How To Avoid Student Loans

posted by on 2016.01.10, under Giveaways
10:

The average college graduate is currently saddled with at least $30,000 in student loan debts and this is often accepted as unavoidable reality for many students. However, this does not mean that you need to resign yourself to this fate in your own life. The best way to avoid crushing student loans is to live frugally and save whenever you can, for instance by using coupons from Discountrue. Thanks to those you will be able to pay less at such popular stores as Kohl’s and Neiman Marcus, but not only.

Make sure to check the offer and you will be certain to find something suitable for you. Other than that, what else can a person do to avoid student loans? Read on to learn more!

1. Pick A School You Can Afford

A college degree is no longer a guarantee of immediate prosperity. So, while a college with a high tuition may seem like a great idea, picking a less expensive one will leave you with far less student loan debt over the long haul and if you really want to learn something you should be to do that no matter where you are. Before applying to a college, be sure to research how much it will cost to obtain a degree. It’s good if parents can remain involved during this part of the process to provide their child with assistance in selecting a school that works for their budget and spiritual support.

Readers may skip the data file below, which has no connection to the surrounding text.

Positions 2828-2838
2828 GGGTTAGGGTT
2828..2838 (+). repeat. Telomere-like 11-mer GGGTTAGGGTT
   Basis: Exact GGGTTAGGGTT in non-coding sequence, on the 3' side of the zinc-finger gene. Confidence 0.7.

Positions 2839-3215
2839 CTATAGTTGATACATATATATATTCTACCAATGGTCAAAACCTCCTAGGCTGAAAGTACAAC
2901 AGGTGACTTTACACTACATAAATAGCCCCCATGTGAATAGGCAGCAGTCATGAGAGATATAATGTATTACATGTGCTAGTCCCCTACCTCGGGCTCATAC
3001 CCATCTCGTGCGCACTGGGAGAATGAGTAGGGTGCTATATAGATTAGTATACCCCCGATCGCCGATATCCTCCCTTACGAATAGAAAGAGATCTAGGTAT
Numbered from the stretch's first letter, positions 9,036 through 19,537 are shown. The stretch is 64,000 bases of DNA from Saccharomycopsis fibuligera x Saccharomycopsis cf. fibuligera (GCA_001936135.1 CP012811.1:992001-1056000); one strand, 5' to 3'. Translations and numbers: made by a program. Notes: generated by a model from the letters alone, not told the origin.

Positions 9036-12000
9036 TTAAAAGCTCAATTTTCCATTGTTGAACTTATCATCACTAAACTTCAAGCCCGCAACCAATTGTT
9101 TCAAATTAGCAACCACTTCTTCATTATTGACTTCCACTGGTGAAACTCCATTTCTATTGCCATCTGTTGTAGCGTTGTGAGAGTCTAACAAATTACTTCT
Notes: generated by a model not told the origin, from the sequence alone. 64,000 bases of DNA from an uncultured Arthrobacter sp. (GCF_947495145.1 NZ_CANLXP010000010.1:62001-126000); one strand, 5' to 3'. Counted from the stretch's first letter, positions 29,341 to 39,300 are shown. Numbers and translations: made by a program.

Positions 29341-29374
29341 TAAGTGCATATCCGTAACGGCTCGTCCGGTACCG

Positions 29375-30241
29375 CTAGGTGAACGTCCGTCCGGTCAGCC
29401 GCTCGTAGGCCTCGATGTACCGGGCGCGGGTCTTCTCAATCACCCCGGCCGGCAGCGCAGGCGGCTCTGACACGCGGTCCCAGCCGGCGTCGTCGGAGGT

2. Develop a Four Year Plan

College expenses should be viewed as a four year plan, as opposed to assessing them annually. The plan that is developed will depend on how much you have saved. While it may make sense to split your accrued monies over all four years, this can lead to a major cost gap during the latter years of college. These gaps often cause families to turn to much pricier private loan options, which lead to much higher student loans.

3. Start With Community College

If you are willing to study at community college for your first two years of school, this can cut down on student loan costs dramatically. Research the community colleges you are considering and make sure that your credits will be able to be transfered once you have obtained an associate’s degree. However, less financial aid is available to transfer students in many instances, so this is a strategy that requires a great deal of planning.

4. Ask About Financial Aid

Students who need help paying for college should do everything in their power to find as much financial aid as possible. We’re talking about money that will not have to be paid back and these grants are a lifesaver when it comes to diminishing student loan debt. Financial aid offers are typically negotiable and additional help can also be available after enrollment has been set. Outside scholarships can provide assistance, but make sure that they won’t cut into your aid offers.

5. Accelerated Degrees

If you’re willing to put in the extra work, you can actually finish your degree ahead of schedule. While a student must take at least 12 credit hours a semester to be considered full time, the majority of colleges allow their students to take up to 18 credit hours while paying the same amount of tuition.

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